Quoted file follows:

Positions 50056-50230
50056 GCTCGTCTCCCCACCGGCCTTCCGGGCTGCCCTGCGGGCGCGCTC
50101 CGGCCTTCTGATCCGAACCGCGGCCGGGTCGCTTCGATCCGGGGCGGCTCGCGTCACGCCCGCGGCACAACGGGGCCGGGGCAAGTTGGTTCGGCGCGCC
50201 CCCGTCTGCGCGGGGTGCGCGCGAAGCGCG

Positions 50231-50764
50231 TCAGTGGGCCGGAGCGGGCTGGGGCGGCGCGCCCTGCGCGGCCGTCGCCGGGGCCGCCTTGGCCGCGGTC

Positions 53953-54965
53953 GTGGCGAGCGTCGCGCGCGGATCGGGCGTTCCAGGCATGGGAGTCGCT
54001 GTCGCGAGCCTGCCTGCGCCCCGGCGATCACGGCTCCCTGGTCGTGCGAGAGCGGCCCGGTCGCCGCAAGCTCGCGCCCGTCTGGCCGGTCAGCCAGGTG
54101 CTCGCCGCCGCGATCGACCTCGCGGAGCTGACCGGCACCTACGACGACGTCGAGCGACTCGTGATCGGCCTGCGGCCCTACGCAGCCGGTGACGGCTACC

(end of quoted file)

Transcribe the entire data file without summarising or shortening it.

Positions 50056-50230
50056 GCTCGTCTCCCCACCGGCCTTCCGGGCTGCCCTGCGGGCGCGCTC
50101 CGGCCTTCTGATCCGAACCGCGGCCGGGTCGCTTCGATCCGGGGCGGCTCGCGTCACGCCCGCGGCACAACGGGGCCGGGGCAAGTTGGTTCGGCGCGCC
50201 CCCGTCTGCGCGGGGTGCGCGCGAAGCGCG

Positions 50231-50764
50231 TCAGTGGGCCGGAGCGGGCTGGGGCGGCGCGCCCTGCGCGGCCGTCGCCGGGGCCGCCTTGGCCGCGGTC

Positions 53953-54965
53953 GTGGCGAGCGTCGCGCGCGGATCGGGCGTTCCAGGCATGGGAGTCGCT
54001 GTCGCGAGCCTGCCTGCGCCCCGGCGATCACGGCTCCCTGGTCGTGCGAGAGCGGCCCGGTCGCCGCAAGCTCGCGCCCGTCTGGCCGGTCAGCCAGGTG
54101 CTCGCCGCCGCGATCGACCTCGCGGAGCTGACCGGCACCTACGACGACGTCGAGCGACTCGTGATCGGCCTGCGGCCCTACGCAGCCGGTGACGGCTACC